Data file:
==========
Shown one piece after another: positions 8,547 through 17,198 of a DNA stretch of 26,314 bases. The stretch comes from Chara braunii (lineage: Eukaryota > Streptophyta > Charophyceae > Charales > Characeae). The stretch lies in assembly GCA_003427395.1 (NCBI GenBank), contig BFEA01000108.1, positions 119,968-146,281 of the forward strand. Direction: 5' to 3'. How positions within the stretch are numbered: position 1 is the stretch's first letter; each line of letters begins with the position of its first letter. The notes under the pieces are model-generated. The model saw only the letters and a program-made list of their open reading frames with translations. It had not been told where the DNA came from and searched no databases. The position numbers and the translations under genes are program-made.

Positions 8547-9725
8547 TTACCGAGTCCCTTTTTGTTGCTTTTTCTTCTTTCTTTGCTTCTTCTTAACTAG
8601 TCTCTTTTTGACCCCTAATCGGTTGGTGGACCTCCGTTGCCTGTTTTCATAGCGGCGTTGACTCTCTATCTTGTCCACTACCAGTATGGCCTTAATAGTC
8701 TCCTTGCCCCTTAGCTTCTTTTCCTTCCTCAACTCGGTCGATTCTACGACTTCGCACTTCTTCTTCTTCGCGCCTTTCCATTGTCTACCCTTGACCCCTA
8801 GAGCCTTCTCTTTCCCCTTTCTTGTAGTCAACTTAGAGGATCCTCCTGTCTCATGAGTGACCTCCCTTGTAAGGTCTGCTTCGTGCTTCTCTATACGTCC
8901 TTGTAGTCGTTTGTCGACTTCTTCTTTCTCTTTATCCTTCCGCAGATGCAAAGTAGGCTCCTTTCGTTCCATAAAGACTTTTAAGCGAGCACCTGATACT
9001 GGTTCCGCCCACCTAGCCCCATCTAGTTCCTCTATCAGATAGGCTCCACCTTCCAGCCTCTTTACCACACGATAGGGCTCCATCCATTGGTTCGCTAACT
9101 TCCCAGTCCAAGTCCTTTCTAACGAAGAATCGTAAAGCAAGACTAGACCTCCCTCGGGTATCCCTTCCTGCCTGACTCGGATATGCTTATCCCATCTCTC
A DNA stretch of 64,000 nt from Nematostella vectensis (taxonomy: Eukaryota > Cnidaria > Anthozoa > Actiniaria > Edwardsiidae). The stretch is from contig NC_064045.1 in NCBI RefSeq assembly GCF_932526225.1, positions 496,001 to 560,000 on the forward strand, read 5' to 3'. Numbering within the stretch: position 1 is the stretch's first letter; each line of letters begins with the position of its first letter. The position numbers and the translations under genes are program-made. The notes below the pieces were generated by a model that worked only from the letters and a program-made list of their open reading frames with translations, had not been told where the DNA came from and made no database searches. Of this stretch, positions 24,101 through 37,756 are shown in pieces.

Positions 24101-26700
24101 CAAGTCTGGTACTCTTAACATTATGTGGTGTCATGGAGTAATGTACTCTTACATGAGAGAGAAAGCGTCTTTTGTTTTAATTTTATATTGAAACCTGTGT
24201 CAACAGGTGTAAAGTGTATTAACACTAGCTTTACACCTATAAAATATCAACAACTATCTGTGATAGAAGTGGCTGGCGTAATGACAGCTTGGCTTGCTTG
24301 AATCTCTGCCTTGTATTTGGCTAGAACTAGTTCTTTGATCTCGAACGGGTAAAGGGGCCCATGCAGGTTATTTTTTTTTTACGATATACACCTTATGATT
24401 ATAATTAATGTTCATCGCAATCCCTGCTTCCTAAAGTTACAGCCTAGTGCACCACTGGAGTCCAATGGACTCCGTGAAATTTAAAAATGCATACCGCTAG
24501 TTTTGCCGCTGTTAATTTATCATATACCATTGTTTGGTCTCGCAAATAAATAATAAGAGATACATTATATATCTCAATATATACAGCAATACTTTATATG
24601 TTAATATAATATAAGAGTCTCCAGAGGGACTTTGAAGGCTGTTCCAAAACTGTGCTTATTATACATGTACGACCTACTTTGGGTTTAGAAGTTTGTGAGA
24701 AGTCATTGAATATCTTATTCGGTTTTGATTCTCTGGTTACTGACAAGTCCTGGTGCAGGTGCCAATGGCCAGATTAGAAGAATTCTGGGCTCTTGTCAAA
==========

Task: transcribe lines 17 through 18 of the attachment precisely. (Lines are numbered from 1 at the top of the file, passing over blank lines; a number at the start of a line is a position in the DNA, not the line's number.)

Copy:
24601 TTAATATAATATAAGAGTCTCCAGAGGGACTTTGAAGGCTGTTCCAAAACTGTGCTTATTATACATGTACGACCTACTTTGGGTTTAGAAGTTTGTGAGA
24701 AGTCATTGAATATCTTATTCGGTTTTGATTCTCTGGTTACTGACAAGTCCTGGTGCAGGTGCCAATGGCCAGATTAGAAGAATTCTGGGCTCTTGTCAAA